Of course, Interstellar is about more than that. It’s about a space expedition to find a new planet for the human race as Earth is in its death throes. It’s »
- Wrap Staff
Not my tempo. It all began at Sundance 2014, with the opening night film, a little breakout indie called Whiplash starring Miles Teller & J.K. Simmons. Now, 12 months later, we're at the end of the year and I'm ready to reveal my Top 10 list for 2014 - which includes Whiplash. It was the first film I saw the festival and I was floored, I kept thinking, there's no way but maybe this is one film that might remain my favorite all year long. The little film that could, and indeed, it lasted the whole year because it's a perfect example of what I love in cinema - exhilarating films that leave you in a total state of awe at the end, impressed by the potential of cinema. The rest of these 10 films on my list also had that same kind of effect, the experience being a key component in my connection to the films I genuinely love. »
- Alex Billington
Three of them are in their early 30s, one in his late 50s. They range in age from 31 to 59. One has appeared in six movies, one in 60. One has been nominated for an Oscar before, three have not; this year, two are favorites and two are long shots.
Watch: Behind The Scenes at the OscarWrap Actors Issue Photo Shoot »
- Wrap Staff
We're winding down the year-in-review game here at HitFix as 2014 draws to a close. For whatever reason I took a year off of the ballot/superlatives posts, but I'm back with those personal assessments of the best of the year, beginning today with my top picks across the Academy's 24 categories. Check back in tomorrow for a list of winners from this lot, as well as others in a slew of peripheral categories. And of course, feel free to let us know what your Oscar ballot would look like in the comments section below. (Oh, and naturally it goes without saying this post is living in a parallel reality where I'm not confined to a specific branch for nominations and reign supreme over all categories with selections for each.) We'll find out if the Academy agrees with any of this when the 87th annual Oscar nominations are announced on Jan. 15. *** Best »
- Kristopher Tapley
Over the next few weeks, Vulture will speak to the screenwriters behind 2014's most acclaimed movies about the scenes they found most difficult to crack. Which pivotal sequences underwent the biggest transformations on their way from script to screen? Today, writer-director Damien Chazelle explains why the first scene of Whiplash sets up everything you need to know about the relationship between Andrew (Miles Teller) and his tyrannical music teacher Fletcher (J.K. Simmons). The scene is then excerpted below. I knew I wanted to begin the movie with my main character drumming. I wanted it to be almost reductive: stick all the movie's main ingredients into the first few minutes. Drummer, music school, mean teacher. No beating around the bush. Cram the entire movie in miniature into the opening scene.The upside was that, hopefully, I'd grab the audience's attention right away. (Always a worry given the pitch for this movie »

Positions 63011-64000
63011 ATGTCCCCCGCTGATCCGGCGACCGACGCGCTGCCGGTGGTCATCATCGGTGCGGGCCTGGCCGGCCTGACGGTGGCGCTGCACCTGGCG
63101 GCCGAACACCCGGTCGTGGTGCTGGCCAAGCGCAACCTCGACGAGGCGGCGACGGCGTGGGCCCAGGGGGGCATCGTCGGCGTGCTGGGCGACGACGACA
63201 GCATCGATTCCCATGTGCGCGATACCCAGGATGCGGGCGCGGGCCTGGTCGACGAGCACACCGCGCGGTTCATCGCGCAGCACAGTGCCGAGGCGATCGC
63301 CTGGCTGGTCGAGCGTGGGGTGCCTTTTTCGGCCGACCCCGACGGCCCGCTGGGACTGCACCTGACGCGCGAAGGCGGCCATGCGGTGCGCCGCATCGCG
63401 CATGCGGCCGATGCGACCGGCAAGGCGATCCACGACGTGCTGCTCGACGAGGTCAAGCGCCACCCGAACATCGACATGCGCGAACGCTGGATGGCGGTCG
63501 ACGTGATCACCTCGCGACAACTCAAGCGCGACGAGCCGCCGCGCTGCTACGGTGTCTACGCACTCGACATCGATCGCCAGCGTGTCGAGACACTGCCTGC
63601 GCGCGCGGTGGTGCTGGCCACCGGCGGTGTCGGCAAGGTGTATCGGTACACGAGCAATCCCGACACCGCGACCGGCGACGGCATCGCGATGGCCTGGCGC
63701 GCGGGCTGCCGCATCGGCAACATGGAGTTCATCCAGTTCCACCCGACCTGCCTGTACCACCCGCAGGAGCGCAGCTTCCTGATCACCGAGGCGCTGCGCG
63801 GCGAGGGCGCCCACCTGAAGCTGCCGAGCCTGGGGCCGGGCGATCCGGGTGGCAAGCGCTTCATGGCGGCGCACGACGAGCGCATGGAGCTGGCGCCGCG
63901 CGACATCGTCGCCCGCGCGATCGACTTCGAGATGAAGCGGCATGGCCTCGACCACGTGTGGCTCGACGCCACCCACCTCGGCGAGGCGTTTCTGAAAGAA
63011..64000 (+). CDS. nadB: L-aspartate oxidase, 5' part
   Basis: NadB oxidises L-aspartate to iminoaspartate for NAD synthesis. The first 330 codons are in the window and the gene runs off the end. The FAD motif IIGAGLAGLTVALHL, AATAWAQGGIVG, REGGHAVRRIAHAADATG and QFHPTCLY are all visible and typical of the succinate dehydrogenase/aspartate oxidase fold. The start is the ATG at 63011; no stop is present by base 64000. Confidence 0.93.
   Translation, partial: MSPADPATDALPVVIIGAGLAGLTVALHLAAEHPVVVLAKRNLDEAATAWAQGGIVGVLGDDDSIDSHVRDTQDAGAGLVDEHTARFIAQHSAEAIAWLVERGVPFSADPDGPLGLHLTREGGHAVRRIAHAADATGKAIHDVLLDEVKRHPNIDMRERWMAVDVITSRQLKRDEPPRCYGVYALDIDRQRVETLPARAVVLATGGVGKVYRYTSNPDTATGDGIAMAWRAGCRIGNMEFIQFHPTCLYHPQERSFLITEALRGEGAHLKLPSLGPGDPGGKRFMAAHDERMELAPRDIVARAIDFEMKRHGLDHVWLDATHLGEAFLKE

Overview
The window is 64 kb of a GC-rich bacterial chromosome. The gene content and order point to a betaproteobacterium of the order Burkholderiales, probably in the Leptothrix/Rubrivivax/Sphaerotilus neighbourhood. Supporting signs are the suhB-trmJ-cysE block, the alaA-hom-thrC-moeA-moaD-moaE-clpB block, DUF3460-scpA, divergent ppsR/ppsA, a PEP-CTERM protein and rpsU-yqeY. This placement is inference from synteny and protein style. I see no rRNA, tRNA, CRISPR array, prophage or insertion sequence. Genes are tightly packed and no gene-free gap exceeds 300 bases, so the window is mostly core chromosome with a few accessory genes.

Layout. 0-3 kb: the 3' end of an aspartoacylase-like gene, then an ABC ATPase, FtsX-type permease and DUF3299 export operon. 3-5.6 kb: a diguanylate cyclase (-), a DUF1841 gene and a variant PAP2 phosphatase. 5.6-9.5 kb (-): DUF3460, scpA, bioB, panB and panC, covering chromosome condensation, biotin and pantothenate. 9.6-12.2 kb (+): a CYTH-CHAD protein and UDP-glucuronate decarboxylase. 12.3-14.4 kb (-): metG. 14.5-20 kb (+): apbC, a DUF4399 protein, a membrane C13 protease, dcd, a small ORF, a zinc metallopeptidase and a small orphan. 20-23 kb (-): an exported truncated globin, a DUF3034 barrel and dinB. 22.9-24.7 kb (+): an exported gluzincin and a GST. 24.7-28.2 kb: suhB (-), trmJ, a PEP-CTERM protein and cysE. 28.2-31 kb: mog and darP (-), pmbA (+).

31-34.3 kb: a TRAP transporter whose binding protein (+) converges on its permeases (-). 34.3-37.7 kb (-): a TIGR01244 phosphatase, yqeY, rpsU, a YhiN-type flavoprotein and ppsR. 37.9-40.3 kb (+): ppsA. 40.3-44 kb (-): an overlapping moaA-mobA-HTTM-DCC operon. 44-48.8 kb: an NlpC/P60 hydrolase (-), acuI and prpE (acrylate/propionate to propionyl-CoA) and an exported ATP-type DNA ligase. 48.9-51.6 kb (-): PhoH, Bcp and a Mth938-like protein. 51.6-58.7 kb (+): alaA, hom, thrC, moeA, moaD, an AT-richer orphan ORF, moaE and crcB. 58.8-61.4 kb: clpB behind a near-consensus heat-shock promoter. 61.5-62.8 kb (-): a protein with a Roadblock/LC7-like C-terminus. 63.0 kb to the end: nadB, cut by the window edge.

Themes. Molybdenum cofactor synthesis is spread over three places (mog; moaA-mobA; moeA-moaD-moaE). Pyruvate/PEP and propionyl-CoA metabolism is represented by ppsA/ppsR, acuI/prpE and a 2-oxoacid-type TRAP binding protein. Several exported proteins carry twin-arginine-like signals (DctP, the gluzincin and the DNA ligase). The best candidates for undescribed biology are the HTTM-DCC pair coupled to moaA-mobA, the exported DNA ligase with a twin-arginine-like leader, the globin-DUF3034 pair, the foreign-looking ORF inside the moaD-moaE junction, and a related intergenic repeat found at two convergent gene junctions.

- Kyle Buchanan
Who would have thought that Seth Rogen, James Franco, Sony Pictures, the North Koreans, Barack Obama, and hacking would end up being the biggest film story of 2014? Having just shelled out to see The Interview on demand, it's a pity that something so silly has become the epicenter of such geopolitical conflict. Sony will be dealing with fallout from the cyber attack for a long time, but they did the right thing by capitulating and releasing The Interview. It would have been a horrible precedent if free, albeit stupid speech, was curtailed because of the supposed actions of a foreign government.
Now that the politicking is out of the way, let's get down to reviewing a damn good year at the movies. Usually the fall is filled with awards fodder, but 2014 was pretty even with excellent films released throughout. The major studios had a fantastic year with the blockbusters. Disney's »
15. The Immigrant -
If one were to rank the films of 2014 based solely on innovation, The Immigrant would probably end up near the bottom. Writer-director James Gray’s languid melodrama tells the tumultuous story of a resilient Polish woman looking to find a slice of the American Dream, without much in the way of narrative bravado or anything approaching experimentalism. The moralistic script feels like a relic from a bygone studio era.
But to assess the film’s merit based on its stubborn refusal to buck conventions is to deny one’s self the virtues of one of the year’s great films. Marion Cotillard gives an unforgettable performance as Ewa, the titular heroine whose desire to save her sister enables her to overcome the harsh realities of life in New York’s Lower East Side in the early twentieth century. Joaquin Phoenix portrays the snarling antagonist who helps her survive, »